Tuesday, May 24, 2011

Back from the dead

It's back.  Totally unprotected and it's survived the coldest winter spell in living memory down here in Plymouth.  Admittedly it's not quite in the same place, and it's only small at the moment, but, with a favourable summer, it should clothe a small portion of the south facing house wall again this year and flower from late August onwards.  And, if the climbing stems survive next winter as they have in the past, it may be back to forming a distinctive asset to the garden - and again produce these glorious flowers from early July right through to the cool nights of late Autumn.

Ipomea indica

It is Ipomea indica, the perennial morning glory.  In warmer, sunnier climates it's a weed.  Here, in winter cold and, I sometimes think, summer not greatly warmer UK, it's normally one for the greenhouse or conservatory.  A few years back, encouraged by reports of it growing successfully outdoors on a south facing, sunny wall down here in the South West, I gave it a try.

That was back in the days before global warming (sorry, climate change) when we had a run of mild winters that lured a lot of gardeners - myself included - into trying very marginally hardy plants.  I've lost so many over the last two winters that I've reined back my ambitions - but it's always nice to see a survivor, especially one that gives me the illusion of living closer to the equator than I do.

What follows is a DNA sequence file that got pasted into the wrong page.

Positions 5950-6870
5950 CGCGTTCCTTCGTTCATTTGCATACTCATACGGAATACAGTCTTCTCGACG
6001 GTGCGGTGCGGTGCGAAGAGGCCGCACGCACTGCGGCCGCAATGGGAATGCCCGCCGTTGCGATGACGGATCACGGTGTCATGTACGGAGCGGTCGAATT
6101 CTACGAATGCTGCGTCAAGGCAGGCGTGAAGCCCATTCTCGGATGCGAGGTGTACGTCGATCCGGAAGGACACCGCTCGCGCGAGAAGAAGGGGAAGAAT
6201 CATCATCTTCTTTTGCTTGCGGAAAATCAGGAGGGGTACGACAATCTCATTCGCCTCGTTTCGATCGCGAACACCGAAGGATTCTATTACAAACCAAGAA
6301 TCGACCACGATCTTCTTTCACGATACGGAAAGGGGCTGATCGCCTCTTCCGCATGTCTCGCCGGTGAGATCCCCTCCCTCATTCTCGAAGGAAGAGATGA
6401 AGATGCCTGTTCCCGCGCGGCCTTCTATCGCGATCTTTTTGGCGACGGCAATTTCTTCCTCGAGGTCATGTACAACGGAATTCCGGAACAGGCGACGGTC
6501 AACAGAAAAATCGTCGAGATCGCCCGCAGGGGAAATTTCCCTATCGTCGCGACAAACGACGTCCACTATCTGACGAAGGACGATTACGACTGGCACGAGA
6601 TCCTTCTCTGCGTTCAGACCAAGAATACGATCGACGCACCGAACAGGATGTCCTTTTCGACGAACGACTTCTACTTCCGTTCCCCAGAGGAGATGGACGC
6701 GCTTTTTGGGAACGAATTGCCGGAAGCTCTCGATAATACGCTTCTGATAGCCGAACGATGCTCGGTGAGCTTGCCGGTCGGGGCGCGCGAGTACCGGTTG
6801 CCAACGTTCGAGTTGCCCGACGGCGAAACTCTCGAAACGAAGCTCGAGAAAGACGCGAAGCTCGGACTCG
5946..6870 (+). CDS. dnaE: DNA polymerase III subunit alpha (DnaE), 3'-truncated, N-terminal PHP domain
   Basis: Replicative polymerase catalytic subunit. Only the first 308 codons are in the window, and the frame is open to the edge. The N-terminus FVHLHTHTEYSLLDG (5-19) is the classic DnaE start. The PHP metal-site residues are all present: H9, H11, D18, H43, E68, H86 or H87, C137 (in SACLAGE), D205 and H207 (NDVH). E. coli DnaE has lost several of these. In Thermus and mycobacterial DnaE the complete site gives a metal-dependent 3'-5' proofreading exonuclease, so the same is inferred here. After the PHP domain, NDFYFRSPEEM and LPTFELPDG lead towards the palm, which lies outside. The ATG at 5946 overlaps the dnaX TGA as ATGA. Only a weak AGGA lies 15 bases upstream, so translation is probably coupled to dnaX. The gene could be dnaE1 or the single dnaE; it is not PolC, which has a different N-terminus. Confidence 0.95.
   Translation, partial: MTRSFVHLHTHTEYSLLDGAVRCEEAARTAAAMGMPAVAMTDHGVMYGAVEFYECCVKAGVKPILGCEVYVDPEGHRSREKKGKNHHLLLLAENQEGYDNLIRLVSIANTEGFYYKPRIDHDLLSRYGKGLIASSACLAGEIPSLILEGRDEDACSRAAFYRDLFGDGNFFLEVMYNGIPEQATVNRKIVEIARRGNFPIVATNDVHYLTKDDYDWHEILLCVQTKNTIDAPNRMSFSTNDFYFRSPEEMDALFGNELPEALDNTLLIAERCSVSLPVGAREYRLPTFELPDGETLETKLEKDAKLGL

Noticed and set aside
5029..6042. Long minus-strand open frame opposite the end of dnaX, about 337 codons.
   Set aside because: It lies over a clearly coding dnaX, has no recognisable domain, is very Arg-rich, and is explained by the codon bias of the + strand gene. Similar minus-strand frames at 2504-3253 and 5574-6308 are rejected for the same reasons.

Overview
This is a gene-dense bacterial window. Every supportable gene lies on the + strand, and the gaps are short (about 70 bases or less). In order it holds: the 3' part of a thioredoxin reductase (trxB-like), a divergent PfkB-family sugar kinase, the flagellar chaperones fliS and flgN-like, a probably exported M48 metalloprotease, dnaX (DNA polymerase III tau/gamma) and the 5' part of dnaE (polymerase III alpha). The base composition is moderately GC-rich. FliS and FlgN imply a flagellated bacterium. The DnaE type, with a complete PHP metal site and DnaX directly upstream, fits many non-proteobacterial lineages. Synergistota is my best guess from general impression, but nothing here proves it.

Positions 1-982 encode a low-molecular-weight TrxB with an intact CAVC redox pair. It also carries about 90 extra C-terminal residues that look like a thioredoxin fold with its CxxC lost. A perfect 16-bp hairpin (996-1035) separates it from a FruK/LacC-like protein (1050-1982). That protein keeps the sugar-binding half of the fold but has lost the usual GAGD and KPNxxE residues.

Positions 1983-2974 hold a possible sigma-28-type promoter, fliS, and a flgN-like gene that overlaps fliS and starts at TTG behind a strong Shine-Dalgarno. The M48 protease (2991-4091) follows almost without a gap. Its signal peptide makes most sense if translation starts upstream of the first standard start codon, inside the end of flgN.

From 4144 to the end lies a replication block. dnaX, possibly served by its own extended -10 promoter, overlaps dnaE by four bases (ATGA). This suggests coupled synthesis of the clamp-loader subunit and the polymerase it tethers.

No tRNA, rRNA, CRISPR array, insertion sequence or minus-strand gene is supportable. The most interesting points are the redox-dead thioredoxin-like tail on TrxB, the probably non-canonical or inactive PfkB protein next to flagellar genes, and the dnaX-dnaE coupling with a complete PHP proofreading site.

It's migrated over the years.  It started life in a corner where my south facing house wall joined my neighbour's.  One of the hottest spots in the garden.  It's now moved to a position 10 ft away (3 metres for those metrically inclined) behind the shelter of a myrtle, Myrtus luma.  Easy to do if you root readily from the far flung summer growths that are just as happy to travel horizontally as vertically.  Here it's obviously formed a tuberous root that has been protected by the warmth of the wall and the evergreen foliage of the myrtle.

And now it's growing again.  One small tendril pushing upwards.

Which leaves me with a problem.  I'd earmarked the space for a climbing rose/clematis combination.  But, if the morning glory is happy there and can reproduce it's 2006 display from August to October at least one year in two, it can stay.  I just want to see this again.

Ipomea indica on my house wall in 2006

Thursday, May 19, 2011

A small death

Dead heading my Meconopsis cambrica this morning - a necessary task to get these pretty shade lovers to flower for longer than the three spring weeks that is their norm - I noticed this little scene of life and death.